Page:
The same goes for running costs in the business itself. You won't find your ideal office in the first few months, so don't spend too much time looking. You'll need to get to know people and build new contacts first. Under no circumstances should you commit to a minimum tenancy, and if you find two (or more) offices which you love at the same time, then play them off against each other: which one will give you the cheapest price (inclusive of bills)? Which gives the most flexibility? And forget about “exclusive of bills” nonsense – you're going to want to fix your costs as much as possible. Your desk or office rental has to be inclusive.

Prepare for pain

Now, this method is not easy. I bear a multitude of worry lines on my forehead, looking like a set of mass irrigation canals for a paddy field. It isn't easy because less money means less money. If you're starting up with your own funds, then you'll probably not want – or be able – to spend money on days out or nice furniture. You'll be the one who leaves just before it's your round in the pub. You'll look to the heavens and wonder why you have no money when everyone around you has new clothes, furniture, and a tan from a jaunt around South America. 
I bear a multitude of worry lines on my forehead, looking like a set of mass irrigation canals for a paddy field
But, they won't reap the rewards that you will, with a 100%-owned business venture. The watchword here is perseverance; you're emotionally hedging against yourself being successful in the future. It will be emotionally difficult. But, if it sounds too difficult, then you should probably seek other ways to do what you want to do.    

Test and drop   

Building a start-up in this way means that you're more prepared to get rid of stuff which is no longer necessary. Getting rid of a product which is no longer viable is easier if there are no other investors – you won't need to manage their disappointments or expectations. Sure, you might have to manage the reactions of the users, but you're already totally customer-focussed, right?   
Similarly, starting new products can end up being faster, as you'll want to find new income streams as quickly as possible. We have introduced and retired a fair few products in the past few years; I think that the Imperica job board had a lifespan of about 2 weeks before we gave up on it and moved on. While your business requires perseverance, your products require a gut feeling.

Build a case for yourself

So, let's take move this on to a scenario where you have started your business with no cash, you've penny-pinched as much as you can, money is coming in, and you think that you're ready for some investment – a bank loan, a grant, or funding from VC or angel sources. If your business was presented as an investment case to me, then I'd be impressed by your cost control. And, if I'm impressed by that, then I know that you won't piss my money up the wall.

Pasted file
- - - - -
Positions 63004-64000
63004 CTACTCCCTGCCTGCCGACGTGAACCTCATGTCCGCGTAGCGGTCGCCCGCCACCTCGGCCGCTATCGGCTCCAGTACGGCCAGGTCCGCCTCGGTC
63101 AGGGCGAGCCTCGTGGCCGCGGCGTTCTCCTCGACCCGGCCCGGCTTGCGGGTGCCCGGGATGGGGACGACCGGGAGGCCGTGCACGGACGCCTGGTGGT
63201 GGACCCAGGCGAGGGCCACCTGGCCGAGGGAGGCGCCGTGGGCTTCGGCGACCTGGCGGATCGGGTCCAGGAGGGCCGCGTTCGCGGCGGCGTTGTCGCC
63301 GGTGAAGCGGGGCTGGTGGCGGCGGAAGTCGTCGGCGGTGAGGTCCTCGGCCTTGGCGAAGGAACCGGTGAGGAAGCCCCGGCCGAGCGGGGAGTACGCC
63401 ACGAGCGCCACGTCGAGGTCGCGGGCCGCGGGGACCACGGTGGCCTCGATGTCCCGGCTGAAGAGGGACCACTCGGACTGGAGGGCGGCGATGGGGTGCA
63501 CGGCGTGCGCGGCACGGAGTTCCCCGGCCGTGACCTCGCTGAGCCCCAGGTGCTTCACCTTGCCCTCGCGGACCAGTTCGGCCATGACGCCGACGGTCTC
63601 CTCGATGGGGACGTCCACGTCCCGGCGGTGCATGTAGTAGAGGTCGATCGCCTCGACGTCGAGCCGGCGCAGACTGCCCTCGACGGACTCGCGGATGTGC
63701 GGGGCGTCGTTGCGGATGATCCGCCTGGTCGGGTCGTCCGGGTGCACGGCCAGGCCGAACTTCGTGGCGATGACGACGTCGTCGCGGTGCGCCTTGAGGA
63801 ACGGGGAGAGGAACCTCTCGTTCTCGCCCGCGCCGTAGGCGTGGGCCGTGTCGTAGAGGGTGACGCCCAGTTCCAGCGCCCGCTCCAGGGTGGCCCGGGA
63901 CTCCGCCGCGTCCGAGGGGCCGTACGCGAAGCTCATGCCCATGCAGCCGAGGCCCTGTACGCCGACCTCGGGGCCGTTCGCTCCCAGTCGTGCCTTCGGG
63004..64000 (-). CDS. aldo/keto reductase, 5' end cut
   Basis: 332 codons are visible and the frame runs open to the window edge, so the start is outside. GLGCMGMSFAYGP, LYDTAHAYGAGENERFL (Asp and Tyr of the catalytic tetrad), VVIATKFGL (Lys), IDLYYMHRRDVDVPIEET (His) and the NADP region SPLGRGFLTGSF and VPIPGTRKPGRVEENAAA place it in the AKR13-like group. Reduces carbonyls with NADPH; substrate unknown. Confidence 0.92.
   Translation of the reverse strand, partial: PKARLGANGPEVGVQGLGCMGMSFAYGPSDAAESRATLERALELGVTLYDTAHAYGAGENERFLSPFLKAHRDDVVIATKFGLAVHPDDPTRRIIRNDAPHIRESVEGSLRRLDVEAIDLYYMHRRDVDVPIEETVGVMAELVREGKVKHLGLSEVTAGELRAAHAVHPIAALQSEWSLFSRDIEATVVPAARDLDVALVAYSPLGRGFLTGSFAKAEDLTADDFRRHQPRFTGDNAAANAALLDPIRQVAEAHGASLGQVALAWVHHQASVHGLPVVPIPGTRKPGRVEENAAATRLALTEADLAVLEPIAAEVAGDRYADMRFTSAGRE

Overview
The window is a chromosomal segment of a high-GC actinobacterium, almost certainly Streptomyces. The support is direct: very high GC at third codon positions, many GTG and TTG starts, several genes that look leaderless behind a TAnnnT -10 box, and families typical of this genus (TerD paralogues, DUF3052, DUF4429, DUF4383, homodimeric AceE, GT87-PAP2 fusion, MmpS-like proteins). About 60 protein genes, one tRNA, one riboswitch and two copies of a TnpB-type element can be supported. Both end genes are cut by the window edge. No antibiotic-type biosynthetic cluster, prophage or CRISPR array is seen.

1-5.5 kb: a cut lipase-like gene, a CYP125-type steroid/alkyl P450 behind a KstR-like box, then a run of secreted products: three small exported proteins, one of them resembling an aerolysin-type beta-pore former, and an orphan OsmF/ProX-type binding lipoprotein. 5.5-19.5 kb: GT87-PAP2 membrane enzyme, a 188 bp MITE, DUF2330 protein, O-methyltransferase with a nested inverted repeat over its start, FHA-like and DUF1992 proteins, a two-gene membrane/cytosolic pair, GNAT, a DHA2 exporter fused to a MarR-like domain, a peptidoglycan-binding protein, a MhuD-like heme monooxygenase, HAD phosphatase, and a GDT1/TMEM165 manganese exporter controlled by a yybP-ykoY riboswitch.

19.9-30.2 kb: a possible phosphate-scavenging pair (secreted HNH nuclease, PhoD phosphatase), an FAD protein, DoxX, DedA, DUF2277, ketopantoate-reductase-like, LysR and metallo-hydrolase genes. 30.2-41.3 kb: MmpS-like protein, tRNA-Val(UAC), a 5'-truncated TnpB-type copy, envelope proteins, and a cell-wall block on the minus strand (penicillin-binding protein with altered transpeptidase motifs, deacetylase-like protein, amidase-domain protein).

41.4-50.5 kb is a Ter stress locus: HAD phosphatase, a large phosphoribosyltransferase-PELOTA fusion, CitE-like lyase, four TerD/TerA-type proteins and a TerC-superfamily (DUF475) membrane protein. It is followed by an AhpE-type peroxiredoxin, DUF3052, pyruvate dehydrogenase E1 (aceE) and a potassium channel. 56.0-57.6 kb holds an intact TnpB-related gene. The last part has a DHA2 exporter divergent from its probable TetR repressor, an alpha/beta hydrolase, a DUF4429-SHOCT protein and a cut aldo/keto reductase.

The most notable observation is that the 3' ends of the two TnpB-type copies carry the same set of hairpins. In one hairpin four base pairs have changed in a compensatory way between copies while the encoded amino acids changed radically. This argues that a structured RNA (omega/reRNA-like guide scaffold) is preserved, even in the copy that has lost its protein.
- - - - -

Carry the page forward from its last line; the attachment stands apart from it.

In other words, your commitment to reducing cost in your business and (to an extent) personal life is evident of someone that knows where to allocate funds in the most frugal and efficient way possible.
Impress an investor with your personal finances to give them confidence you won't piss their money up the wall

Keep it real

Very few startups have enjoyed the good fortune of seed investment and funding rounds. The good news is that most (not all) startups can get going and survive on limited funds. It takes hard work and hard thinking to do it this way. But, the rewards can be considerable, and you'll find yourself running your business how you want to – what you always wanted, right?

Be the shadow

At the start, I gave three examples of local, self-starting businesses. If you're considering starting a digital business, then it's wise not to think that you're different to them. You run a business as much as the butcher, baker or candlestick maker. In fact, if you know a business of that type – self-starting, efficiently-run – then shadow them for a week. They might provide more insight into how customers are acquired and retained than weeks of formalised training. Get out there with them and learn the basics. It's something that, in hindsight, I wish I had done – but I learned the hard way.

Because I come from a corporate background, my business planning was mainly theoretical. When I was asked by my Business Link adviser to write a business plan, I spent hours getting it right. When his response during the following meeting was “Paul, I have no idea what this is about, but I'm sure that it's fine.” I knew that I had to learn how to run a business – and quickly. I also wondered why my business adviser was in a job at all, but that was a moot point.   

Start-ups are hard and in many cases require less thinking and more doing. In many cases, “doing” is disproportionate to funding – in other words, the less money you have, the quicker you need to get your thumb out of your arse and get on with it. If that applies to you, then I hope that the above was useful. Get going, and good luck.

Do you have any tried and tested tips for growing a start-up the hard way? Let us know – send an email to

Main image from John O’Shea on Flickr